While almost all universal health coverage in Canada is provided under the Canada Health Act, there is Medicare coverage that is provided outside of the act. This is the first book to explain the nature of these boundary health services, why they exist, and how to navigate them in practice. The Boundaries of Medicare examines the complex range of public health care services and coverage arrangements that predate or have developed alongside the Canada Health Act. These provisions – including for workers’ compensation, military personnel and veterans, incarcerated persons, migrants, and Indigenous Peoples – are often not well understood, even by those working at policy and delivery levels. Katherine Fierlbeck and Gregory Marchildon aim to improve understanding of these boundary services: why they were established, who is eligible for them, how services are provided, how they are paid for, and how they are managed within a multilevel governance system. They also look at the dramatic increase in virtual health care services since the onset of the COVID-19 pandemic and their relationship to the Canada Health Act.Explaining the origins, operations, and tensions of government-funded health care outside the Canada Health Act, The Boundaries of Medicare is an essential resource for policymakers, providers, administrators, and patients seeking to navigate Medicare in Canada.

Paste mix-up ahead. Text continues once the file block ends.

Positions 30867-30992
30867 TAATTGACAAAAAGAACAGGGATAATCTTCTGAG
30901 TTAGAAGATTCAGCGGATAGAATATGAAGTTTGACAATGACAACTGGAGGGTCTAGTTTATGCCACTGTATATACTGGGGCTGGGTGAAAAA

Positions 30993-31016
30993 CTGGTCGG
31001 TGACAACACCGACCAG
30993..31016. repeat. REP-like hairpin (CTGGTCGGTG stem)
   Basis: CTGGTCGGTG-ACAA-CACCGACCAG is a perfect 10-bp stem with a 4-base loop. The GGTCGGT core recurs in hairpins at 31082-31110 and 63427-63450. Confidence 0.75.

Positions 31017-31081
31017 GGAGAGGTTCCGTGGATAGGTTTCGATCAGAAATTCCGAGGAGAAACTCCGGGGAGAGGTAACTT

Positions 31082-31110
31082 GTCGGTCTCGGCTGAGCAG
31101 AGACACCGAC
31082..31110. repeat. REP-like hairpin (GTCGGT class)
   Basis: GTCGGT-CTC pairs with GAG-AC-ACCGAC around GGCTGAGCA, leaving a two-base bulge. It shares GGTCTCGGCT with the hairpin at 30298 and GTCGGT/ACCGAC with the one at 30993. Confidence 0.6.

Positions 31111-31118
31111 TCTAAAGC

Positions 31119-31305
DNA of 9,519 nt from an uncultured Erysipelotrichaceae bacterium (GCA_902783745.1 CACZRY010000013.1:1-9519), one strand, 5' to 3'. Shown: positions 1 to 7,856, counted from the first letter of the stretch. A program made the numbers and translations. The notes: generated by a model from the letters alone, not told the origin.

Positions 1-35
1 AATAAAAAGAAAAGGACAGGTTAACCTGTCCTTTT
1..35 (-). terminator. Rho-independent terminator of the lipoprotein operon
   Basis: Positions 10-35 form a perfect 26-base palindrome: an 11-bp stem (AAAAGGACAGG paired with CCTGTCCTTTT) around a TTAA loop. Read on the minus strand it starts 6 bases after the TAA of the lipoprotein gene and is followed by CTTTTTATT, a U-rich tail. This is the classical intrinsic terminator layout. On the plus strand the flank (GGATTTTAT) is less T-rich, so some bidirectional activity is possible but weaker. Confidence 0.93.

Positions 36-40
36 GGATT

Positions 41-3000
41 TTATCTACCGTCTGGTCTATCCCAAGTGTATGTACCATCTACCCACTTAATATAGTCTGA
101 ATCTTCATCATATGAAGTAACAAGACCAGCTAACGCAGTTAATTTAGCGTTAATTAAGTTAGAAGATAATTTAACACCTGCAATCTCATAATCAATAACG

About the Author
Katherine Fierlbeck is professor and chair of the Department of Political Science at Dalhousie University.Gregory P. Marchildon is professor emeritus at the University of Toronto.
“Thoroughly exploring the complicated landscape of medical services in Canada, Fierlbeck and Marchildon offer an extremely well-researched, clear, and useful resource to health and medicine scholars and professionals. The Boundaries of Medicare is an enjoyable and unique read.” Catherine Carstairs, University of Guelph and author of The Smile Gap: A History of Oral Health and Social Inequality